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February 6, 1932


JAMA. 1932;98(6):482. doi:10.1001/jama.1932.02730320042012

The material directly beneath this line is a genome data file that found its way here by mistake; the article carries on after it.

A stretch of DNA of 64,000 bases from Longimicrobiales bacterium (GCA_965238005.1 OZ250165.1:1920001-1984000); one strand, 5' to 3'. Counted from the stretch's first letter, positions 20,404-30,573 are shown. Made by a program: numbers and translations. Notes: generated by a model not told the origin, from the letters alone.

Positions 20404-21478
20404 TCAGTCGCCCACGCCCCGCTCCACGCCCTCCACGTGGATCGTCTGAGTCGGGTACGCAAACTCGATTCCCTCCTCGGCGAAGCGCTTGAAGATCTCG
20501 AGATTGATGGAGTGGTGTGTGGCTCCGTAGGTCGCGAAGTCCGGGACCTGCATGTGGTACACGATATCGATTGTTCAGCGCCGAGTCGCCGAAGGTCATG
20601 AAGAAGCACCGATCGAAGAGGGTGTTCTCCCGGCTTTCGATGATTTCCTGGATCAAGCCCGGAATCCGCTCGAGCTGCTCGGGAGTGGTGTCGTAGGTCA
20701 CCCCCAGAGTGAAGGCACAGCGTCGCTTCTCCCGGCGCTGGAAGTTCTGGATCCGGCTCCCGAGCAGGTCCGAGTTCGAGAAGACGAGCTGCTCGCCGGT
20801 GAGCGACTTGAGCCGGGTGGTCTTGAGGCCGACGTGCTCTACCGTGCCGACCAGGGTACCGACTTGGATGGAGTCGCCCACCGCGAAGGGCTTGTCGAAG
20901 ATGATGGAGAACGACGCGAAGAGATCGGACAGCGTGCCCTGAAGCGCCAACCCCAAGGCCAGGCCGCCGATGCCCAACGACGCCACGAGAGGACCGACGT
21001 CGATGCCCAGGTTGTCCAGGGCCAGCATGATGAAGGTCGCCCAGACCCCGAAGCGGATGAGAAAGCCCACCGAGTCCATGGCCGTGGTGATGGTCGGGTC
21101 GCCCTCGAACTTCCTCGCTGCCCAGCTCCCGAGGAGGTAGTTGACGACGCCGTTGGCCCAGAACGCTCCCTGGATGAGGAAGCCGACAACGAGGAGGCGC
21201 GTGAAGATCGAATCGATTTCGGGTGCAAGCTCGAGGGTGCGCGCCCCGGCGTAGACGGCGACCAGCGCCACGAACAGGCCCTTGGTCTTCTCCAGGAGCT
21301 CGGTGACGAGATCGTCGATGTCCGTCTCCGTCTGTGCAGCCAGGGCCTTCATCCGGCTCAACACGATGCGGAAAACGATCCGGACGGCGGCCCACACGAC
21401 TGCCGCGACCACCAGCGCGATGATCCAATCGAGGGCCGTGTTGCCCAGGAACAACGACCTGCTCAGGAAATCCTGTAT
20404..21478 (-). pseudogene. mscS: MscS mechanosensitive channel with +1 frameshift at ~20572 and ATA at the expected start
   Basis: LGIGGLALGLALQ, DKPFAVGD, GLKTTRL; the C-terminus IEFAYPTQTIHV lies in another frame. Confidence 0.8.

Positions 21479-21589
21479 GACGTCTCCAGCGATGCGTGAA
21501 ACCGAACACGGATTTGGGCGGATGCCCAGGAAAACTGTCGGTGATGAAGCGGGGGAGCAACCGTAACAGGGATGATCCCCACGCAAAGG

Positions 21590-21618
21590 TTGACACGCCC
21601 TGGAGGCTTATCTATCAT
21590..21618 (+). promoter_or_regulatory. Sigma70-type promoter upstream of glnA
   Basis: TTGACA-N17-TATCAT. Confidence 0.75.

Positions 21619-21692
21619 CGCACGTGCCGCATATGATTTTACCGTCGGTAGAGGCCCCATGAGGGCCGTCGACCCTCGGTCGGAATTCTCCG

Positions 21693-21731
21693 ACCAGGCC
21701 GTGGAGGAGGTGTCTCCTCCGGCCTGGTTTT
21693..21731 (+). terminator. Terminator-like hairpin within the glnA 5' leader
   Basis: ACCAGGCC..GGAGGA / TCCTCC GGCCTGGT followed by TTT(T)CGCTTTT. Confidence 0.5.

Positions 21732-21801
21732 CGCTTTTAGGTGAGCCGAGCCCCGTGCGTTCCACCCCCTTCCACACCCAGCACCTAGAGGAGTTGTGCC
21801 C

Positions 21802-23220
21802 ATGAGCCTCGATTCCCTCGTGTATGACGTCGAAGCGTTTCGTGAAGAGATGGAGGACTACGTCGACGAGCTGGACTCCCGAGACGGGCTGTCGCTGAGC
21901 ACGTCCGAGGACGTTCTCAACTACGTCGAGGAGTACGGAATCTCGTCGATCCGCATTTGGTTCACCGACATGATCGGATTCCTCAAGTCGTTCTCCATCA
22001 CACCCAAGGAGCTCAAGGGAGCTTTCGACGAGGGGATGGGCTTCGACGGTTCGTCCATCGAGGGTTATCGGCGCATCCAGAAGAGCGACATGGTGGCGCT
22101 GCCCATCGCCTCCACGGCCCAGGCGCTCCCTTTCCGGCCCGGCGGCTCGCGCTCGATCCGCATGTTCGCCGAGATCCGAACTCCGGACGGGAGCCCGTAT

The history of medicine does not lack striking stories of the conquest of science over disease. Some of them are dramatic in their details. Every field of medical research has contributed its quota. The recognition of the bacterial causation of many maladies—a feature made possible by the great advances in knowledge initiated in the days of Pasteur and Koch—has been particularly effective in promoting the attack on a variety of formerly baffling disorders. The results in the case of typhoid and of diphtheria are notable examples of what has been accomplished. It has not been a case of sudden mastery, promoted by a single factor, but rather the consequence of persistent effort based on gradually acquired and growing information— an evolution of success, so to speak. A striking chapter has been recounted recently by Park1 of the New York board of health. It deals with diphtheria, a disease that

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